Despite its relatively temperate climate and stable geography, natural hazards present multiple risks to human activity in the UK. These range from small-scale local occurrences, such as landslides, through regional incidents, such as flooding, to major high impact, low probability events, such as space weather. The impacts of such hazards can be wide-ranging but may include disruption to critical infrastructure and transport networks, detrimental effects on human welfare, and, in some cases, loss of life. This POSTbrief summarises the emergency planning for such hazards undertaken by Civil Contingencies Secretariat (CCS) of the Cabinet Office and published in the classified National Risk Assessment (NRA) and unclassified National Risk Register (NRR).Jump to full report >>
Recent examples of high impact events include the winter flooding in 2015-2016 that cost the UK economy approximately £1.6 billion, and the 2010 eruption of the Icelandic Eyjafjallajökull volcano, which resulted in restrictions on UK airspace for several weeks, stranding travellers around the world. Emergency planning for such natural hazards is legislated for under the Civil Contingencies Act (2004), which puts the onus on local emergency responders to plan for civil emergencies. At a central government level, emergency planning is undertaken by the Civil Contingencies Secretariat (CCS) of the Cabinet Office and published in the classified National Risk Assessment (NRA) and unclassified National Risk Register (NRR).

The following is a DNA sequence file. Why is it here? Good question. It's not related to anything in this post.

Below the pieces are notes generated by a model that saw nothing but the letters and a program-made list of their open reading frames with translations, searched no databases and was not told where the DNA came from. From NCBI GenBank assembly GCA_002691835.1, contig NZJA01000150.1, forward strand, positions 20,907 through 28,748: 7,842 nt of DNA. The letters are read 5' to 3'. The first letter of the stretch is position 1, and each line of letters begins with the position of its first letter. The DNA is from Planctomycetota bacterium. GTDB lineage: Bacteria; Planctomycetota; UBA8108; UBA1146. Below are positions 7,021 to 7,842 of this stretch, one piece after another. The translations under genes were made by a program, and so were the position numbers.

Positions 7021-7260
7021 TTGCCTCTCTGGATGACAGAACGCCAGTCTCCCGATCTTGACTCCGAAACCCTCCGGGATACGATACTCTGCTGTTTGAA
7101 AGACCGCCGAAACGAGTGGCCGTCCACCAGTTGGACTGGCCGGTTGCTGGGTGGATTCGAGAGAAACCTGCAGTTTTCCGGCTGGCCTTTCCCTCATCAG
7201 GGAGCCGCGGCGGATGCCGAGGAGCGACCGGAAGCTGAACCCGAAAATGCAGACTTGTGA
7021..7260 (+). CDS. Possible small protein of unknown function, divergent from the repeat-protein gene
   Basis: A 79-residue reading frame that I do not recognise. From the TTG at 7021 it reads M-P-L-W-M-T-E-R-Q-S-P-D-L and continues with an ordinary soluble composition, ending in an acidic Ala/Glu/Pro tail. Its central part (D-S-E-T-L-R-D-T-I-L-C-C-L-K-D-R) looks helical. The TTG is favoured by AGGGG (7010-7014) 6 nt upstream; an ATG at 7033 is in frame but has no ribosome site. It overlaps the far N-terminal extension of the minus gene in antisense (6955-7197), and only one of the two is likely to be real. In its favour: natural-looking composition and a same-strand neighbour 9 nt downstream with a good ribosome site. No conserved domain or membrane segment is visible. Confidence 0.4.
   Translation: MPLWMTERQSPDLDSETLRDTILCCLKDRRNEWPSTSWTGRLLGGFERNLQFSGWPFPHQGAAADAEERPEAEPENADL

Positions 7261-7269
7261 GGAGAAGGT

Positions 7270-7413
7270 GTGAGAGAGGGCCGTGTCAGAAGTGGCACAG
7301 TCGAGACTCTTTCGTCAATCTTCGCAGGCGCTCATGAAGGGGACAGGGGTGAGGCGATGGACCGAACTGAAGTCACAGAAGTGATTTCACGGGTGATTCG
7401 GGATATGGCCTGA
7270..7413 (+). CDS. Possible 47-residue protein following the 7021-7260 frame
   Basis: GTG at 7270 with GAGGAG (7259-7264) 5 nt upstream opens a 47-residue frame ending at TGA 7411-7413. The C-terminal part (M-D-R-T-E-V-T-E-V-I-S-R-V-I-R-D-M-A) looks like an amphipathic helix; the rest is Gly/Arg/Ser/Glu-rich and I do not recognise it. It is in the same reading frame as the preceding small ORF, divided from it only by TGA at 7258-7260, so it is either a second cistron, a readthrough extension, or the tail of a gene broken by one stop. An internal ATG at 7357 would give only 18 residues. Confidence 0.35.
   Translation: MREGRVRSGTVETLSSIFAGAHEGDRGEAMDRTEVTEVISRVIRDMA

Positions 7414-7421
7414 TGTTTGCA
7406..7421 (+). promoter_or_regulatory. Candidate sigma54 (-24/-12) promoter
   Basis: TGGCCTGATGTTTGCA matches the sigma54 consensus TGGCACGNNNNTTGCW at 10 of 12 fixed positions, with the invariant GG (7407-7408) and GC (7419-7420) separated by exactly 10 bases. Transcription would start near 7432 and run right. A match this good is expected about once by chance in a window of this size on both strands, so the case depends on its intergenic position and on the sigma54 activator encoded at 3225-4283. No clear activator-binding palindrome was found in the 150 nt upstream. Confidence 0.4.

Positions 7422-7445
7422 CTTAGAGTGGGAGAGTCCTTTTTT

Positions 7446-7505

The first stage in producing the NRA is identifying the natural hazards that could impact the UK. This is primarily undertaken within Government. Each hazard is ‘owned’ by a government department, which is responsible for identifying the ‘reasonable worst-case scenario’ for each hazard, and for determining its potential impact and likelihood. This permits comparison of each hazard type for prioritisation in emergency planning. Although the CCS issues risk owners with common guidance on the assessment procedure, methodologies for estimating impacts and likelihoods vary between departments, and hence between different hazards. The assessments undertaken by departmental risk owners are compiled by the CCS for publication in the NRA. Before publication, the NRA is scrutinised in an expert challenge process, which is mostly internalised within government.
The UK was one of the first countries to produce a national-level risk assessment and remains a world leader in this policy area. Despite this, commentators have identified several limitations in the current methodology, principally associated with: limited opportunities for bottomup (i.e. non-governmental) engagement; assessing the cumulative effects of multiple concurrent hazards; and the exclusion of long-term trends, such as climate change, from consideration. Alternative risk assessment methodologies have been developed in other sectors (such as utilities providers, the insurance industry and academia), which have been suggested as offering opportunities for future development of the NRA process.
POSTnotes are based on literature reviews and interviews with a range of stakeholders, and are externally peer reviewed. POST would like to thank interviewees and peer reviewers for kindly giving up their time during the preparation of this briefing, including:
* denotes stakeholders who acted as external reviewers of the POSTnote.
Authors: Jonathan Wentworth; Mike Stock
The Parliamentary Office of Science and Technology produces independent, balanced and accessible briefings on public policy issues related to science and technology.